Harvest Fair: A Gathering of Artisans TODAY and TOMORROW!

St Nicholas Episcopal Church presents Harvest Fair: a Gathering of Artisans
It's TODAY! The First Annual Harvest Fair: A Gathering of Artisans starts NOW at St Nicholas Episcopal Church. Find treasures and beautiful decorative items for your home, jewelry, handmade soy candles and soaps, and Christmas decorations galore. There's a raffle table, a selection of delicious baked goods, and much more, and if you're hungry, there's a big pot of chili on the stove, sloppy Joes, cake, and coffee for purchase. Proceeds will benefit programs here at St Nicholas Episcopal Church, and there are lots of great vendors offering wonderfully creative hand-made items besides.
Chili Pot Simmerin' on the Stove
Wonderful Christmas centerpieces made by Father Manny Borg - these are so creative, and they're a bargain, too.
Christmas centerpieces by Father Manny
Decorative painted glass bottles and wine glasses - they'd make wonderful gifts!
Painted wineglasses, bottles, and decor
Cards, blankets, and more by the creative Tamaski family - so many wonderful things, they have their own booth (and are still hard at work making more).
Cards, Blankets, and Trinkets by the Tamaskis
Christmas ornaments, painted collectible salt shakers, and more at this booth!
Collectible painted salt shakers and ornaments
Yummy baked goods, and handmade crafts by the parishioners of St Nicholas:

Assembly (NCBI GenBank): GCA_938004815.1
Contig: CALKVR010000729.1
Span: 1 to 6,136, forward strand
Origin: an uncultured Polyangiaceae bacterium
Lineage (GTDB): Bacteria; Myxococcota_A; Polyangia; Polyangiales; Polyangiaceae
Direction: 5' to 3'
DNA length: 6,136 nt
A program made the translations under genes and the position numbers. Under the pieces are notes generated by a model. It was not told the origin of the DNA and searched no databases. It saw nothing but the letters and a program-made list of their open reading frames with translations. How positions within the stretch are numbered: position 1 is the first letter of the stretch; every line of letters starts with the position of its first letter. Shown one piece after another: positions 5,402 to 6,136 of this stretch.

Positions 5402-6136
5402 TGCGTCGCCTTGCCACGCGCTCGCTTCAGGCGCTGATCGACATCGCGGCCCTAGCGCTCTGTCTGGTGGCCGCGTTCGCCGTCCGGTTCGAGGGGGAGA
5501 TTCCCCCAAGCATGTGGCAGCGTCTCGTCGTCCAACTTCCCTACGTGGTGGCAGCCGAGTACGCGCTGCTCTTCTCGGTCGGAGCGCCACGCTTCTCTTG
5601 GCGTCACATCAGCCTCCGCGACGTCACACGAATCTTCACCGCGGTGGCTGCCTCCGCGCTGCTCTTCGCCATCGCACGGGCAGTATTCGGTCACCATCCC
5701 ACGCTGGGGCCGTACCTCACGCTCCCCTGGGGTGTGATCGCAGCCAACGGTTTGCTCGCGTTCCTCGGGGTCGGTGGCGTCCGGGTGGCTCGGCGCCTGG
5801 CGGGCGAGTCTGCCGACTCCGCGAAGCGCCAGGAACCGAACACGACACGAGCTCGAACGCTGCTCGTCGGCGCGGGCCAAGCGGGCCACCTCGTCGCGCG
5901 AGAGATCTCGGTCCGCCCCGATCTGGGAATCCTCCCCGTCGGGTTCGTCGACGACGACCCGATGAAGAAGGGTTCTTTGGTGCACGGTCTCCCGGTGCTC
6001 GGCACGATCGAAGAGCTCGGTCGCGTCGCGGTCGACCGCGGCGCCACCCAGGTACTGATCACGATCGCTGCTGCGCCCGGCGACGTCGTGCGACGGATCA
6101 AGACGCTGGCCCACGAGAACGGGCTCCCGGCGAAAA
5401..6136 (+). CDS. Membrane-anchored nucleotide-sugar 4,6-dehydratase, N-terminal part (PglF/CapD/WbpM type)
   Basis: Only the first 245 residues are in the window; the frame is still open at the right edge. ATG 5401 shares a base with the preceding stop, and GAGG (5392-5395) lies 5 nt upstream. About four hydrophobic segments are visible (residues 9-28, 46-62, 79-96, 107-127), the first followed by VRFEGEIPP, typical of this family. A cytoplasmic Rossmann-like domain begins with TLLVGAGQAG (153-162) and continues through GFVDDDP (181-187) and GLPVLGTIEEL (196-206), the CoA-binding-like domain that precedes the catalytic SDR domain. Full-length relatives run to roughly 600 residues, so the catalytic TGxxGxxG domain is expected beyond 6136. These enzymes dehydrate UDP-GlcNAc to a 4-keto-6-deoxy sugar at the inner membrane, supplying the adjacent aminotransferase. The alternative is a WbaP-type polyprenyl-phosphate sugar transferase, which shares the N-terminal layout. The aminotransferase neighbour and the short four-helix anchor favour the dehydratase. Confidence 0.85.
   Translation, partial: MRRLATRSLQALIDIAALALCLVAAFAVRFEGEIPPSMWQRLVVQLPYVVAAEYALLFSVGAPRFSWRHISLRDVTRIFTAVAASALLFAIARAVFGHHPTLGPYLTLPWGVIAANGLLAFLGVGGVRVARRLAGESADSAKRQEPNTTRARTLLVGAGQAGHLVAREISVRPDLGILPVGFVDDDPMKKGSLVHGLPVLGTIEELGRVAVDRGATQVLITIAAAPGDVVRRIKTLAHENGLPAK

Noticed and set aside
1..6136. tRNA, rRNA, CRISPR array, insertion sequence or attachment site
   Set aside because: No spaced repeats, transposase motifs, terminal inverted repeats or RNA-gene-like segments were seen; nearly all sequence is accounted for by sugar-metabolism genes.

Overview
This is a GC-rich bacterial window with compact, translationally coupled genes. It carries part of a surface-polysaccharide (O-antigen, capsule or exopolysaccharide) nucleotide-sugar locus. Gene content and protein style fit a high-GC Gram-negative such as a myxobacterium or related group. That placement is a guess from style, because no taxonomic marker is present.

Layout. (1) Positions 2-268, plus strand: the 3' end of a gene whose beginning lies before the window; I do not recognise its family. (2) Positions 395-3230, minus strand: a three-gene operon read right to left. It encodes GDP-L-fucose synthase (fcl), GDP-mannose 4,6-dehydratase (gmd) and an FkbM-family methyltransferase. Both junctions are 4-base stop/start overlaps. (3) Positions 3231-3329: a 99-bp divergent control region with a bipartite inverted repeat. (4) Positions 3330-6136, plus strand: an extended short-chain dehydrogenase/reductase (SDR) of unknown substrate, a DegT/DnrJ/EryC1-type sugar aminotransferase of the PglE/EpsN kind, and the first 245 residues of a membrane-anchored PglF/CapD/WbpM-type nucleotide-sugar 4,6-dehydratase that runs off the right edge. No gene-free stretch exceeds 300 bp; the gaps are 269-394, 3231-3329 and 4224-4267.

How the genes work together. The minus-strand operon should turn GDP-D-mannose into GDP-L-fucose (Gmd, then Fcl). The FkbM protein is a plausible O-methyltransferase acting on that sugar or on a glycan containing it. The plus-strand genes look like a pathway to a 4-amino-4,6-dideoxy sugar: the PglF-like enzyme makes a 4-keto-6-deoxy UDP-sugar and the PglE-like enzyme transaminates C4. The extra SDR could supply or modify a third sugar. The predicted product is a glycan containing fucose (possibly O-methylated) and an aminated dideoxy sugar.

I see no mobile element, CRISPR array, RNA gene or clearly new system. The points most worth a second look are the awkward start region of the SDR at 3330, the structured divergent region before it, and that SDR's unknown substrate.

Yummy baked goods and crafts
Craft items by the people of St Nicholas
There's SO MUCH MORE to see. St Nicholas is proud to present this, our first Harvest Fair, and we thank all who attend and exhibit.

Centering Prayer Workshop Nov. 1 in Western Springs

Move closer to God in silence and prayer

The following post is provided courtesy of Contemplative Outreach of Chicago:

For years, Christians from various denominations have engaged in the ancient practice of Centering Prayer.   All are invited to be part of an introductory workshop being held in nearby Western Springs.  If you have an interest and desire in getting to better understand what Centering Prayer is all about, please join in this transformative workshop.

Centering Prayer Workshop Offered November 1 in Western Springs

Centering PrayerMany Episcopalians and other Christians are finding that a method called “Centering Prayer” helps them move toward a closer and more meaningful relationship with God. Centering Prayer is a well-grounded method of silent prayer and meditation that prepares us to experience God’s presence within us, closer than breathing, closer than thinking, closer than consciousness itself. Contemplative Outreach, an organization founded in 1984 to serve those interested in Centering Prayer, is offering an introductory workshop on the method on Saturday November 1 in Western Springs, Illinois. Workshops on related topics are also part of the day’s agenda, including sessions on the Transformative Power of Dreams, Healing Touch, and “Emptiness” as a posture that helps us be open to the full indwelling of God’s presence. All are welcome. For further information or to register, please visit www.centeringprayerchicago.org or contact Phil Jackson, jaxson900@aol.com, (847) 778-1022.